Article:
In the wake of my mom passing away just over two years ago, I discovered Lori through her song, “A Mother Never Rests.” It’s perfect. And through that song I found this one that really struck me; it’s from the same album. She very fluidly goes back and forth between “younger days” and the present, both longing for the past and accepting the present.

Jeffery Straker – “Play That Song Again”

This is the latest single I released from my upcoming album; it’s a waltz. This song, like the album, is lyrically reflective. I figured that the waltz-time would add to that feeling — I find waltzes take me back in time. Lyrically the singer looks back at life’s ups and downs, but ultimately lands in a place of contentment with where he’s landed. I think that’s all we want to eventually be able to do — be comfortable with the path we’ve taken.

Leon Russell – “It Takes a Lot to Laugh, It Takes a Train to Cry”

This is a Dylan tune that Leon Russell recorded in 1971. Dylan recorded it in ’65. It’s the vibe that I love here, though I don’t actually know what it’s about. It’s got all sorts of sexual allusions in its swagger. Russell approaches it slower than Dylan and for me this tempo suits it perfectly.

Harry Nilsson – “Everybody’s Talkin’”

I moved to Belfast, Northern Ireland, for part of my university studies and lived in a house with some great singers. At late-night song and drink sessions this song was a favorite for two harmony-singing gals, Carol and Loraine. Every time I hear this I’m transported back to that old Georgian row house and I’m standing in the kitchen listening to them.

Dolly Parton – “My Tennessee Mountain Home”

There’s such beauty in the simplicity that Dolly conjures up with her words. In the very first verse you see her “Watch the kids a’ playin’ with June bugs on a string.” It’s lovely, and now I want to do that. It’s a different time and Dolly paints an idyllic picture of her roots. When I think back to my home, thankfully I have good memories of it too — and she sort of takes me there even though she grew up in a two-room log cabin and I did not. But that’s Dolly — taking something specific and making it wonderfully universal.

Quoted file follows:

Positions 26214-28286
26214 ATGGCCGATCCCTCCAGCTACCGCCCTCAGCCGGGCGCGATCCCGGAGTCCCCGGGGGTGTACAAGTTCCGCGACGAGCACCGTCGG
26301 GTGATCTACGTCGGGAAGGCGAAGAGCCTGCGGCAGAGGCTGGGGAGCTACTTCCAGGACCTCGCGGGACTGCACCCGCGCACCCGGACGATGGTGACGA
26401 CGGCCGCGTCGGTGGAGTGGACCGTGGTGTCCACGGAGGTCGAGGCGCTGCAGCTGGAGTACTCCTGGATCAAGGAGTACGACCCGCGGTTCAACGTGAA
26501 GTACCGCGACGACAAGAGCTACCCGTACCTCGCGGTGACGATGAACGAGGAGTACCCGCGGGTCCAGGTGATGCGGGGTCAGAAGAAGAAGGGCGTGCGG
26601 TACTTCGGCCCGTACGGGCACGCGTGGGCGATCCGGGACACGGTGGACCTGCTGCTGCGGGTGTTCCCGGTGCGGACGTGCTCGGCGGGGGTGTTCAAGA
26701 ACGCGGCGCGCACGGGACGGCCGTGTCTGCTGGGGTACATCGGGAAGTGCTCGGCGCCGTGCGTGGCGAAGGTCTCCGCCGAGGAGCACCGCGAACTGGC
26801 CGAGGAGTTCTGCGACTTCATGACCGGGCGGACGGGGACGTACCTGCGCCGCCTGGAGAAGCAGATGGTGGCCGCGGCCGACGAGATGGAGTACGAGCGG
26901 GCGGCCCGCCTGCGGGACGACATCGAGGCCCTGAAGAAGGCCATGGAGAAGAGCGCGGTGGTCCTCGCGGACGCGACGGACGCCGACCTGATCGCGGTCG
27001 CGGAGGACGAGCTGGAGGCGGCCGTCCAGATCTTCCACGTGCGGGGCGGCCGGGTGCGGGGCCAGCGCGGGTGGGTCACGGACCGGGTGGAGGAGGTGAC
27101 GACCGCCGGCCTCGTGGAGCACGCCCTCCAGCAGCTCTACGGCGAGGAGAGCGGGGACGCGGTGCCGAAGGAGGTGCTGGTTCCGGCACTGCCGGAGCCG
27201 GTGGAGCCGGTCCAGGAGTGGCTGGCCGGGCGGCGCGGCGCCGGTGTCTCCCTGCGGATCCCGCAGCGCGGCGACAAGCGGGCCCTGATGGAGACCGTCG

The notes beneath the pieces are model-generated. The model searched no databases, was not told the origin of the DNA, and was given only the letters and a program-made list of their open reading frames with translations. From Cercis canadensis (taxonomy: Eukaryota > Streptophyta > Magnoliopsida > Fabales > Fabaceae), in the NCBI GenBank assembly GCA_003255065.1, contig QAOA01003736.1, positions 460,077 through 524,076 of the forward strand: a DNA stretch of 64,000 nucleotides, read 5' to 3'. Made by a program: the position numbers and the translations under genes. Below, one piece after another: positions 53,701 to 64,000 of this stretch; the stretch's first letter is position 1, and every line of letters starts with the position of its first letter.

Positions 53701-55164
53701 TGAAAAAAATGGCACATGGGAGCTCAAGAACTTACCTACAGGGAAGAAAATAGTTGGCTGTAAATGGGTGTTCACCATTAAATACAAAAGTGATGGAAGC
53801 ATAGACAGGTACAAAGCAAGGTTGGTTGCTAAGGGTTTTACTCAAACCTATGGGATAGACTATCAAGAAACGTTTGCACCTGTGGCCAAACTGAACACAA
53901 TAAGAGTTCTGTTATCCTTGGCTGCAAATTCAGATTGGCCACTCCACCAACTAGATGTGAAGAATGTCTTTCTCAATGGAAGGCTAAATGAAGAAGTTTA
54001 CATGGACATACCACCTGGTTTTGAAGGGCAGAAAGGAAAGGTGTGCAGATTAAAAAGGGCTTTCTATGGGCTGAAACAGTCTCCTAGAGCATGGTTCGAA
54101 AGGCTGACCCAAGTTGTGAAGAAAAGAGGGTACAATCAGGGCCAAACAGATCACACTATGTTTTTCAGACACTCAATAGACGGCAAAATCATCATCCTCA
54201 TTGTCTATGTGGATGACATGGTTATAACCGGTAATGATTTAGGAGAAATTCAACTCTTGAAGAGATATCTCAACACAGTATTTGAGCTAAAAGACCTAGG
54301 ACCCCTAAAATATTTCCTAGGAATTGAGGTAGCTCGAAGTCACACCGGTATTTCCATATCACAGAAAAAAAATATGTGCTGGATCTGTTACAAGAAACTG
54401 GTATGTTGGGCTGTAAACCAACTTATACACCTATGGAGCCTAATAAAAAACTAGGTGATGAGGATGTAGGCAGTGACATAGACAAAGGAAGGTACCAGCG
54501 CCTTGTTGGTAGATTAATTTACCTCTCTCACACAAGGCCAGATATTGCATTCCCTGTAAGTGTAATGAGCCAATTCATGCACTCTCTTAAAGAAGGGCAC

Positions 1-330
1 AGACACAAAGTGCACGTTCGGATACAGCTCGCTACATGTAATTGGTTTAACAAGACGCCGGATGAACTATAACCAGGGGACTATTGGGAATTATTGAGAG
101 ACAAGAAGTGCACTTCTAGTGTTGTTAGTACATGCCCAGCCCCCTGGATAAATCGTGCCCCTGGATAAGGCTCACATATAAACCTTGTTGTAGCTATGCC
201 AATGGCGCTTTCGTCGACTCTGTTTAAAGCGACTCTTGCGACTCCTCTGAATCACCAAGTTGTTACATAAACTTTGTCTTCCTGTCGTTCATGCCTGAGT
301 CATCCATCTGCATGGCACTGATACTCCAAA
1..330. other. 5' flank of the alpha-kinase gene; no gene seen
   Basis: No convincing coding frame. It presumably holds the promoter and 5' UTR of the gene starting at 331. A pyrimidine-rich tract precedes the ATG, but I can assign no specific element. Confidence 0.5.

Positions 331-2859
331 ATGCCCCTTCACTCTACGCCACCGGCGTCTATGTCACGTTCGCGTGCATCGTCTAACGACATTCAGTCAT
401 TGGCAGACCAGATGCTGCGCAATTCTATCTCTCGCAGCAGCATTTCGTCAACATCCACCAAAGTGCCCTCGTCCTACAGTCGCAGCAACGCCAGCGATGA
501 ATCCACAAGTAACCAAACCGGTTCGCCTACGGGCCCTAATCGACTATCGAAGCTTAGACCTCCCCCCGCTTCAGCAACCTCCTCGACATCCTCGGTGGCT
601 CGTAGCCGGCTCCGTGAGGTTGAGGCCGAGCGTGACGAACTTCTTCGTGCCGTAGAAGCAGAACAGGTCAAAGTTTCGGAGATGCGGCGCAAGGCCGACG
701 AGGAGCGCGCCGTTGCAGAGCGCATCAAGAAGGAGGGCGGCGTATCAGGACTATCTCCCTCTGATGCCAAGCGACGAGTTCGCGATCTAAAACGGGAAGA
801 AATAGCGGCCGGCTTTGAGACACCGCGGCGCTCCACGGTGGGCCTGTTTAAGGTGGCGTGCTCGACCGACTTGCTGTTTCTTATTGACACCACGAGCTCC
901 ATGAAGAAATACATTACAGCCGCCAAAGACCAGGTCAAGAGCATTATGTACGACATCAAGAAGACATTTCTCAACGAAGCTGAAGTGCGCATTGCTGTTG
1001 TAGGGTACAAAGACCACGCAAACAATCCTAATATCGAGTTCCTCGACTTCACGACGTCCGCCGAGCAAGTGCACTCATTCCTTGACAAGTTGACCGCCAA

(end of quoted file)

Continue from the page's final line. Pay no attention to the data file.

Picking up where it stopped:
Gordon Lightfoot – “If You Could Read my Mind”

I wasn’t a huge Gordon Lightfoot fan in my teens and 20s, but once I hit my 30s I became rabidly into his poetry. This song is quite simply about the failure of a marriage but the language he uses to describe it just takes me somewhere else when I listen. All his talk of “ghosts from wishing wells,” “a paperback novel, the kind the drugstore sells,” and “a movie star getting burned in a three way script.” It just grabs me and doesn’t let go.

Paul Simon – “American Tune”

I once had the chance to sing this in a variety show in a big theatre in Toronto. I had to memorize the lyrics and chords for the performance so I got to know it really well. The chord progressions are just stunning and the melody sails along on top of it like the sun dancing across water. “I don’t know a dream that’s not been shattered or driven to its knees, but it’s all right, it’s all right, for we’ve lived so well so long.”

Madison Violet – “No Fool for Trying”

I’ve always loved these two gals from the first time I saw them in concert. Their chemistry is really magical through both their musicianship and their vocal harmonies. The arrangement on this song is really simple and the chug-chug-chug rhythm seems to pull me down the highway on long drives. It opens with the lyric: “There’s trouble on this road…” and you’re left curious as to what’s happened. It pulls you in like a good book.

David Francey – “Blue Sorrow and Then Some”

It’s a longing song and the title says it all. I really like the 6/8 feel. The tempo he’s chosen keeps it kind of light and almost cheerful, but with such a sad sentiment in the story being told. “…but sometimes I wonder, do you think of me?” His vocal performance helps you feel the fragility of it all.

Photo credit: Ali Lauren

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MIXTAPE: Jeffery Straker’s
MIXTAPE: Jeffery Straker’s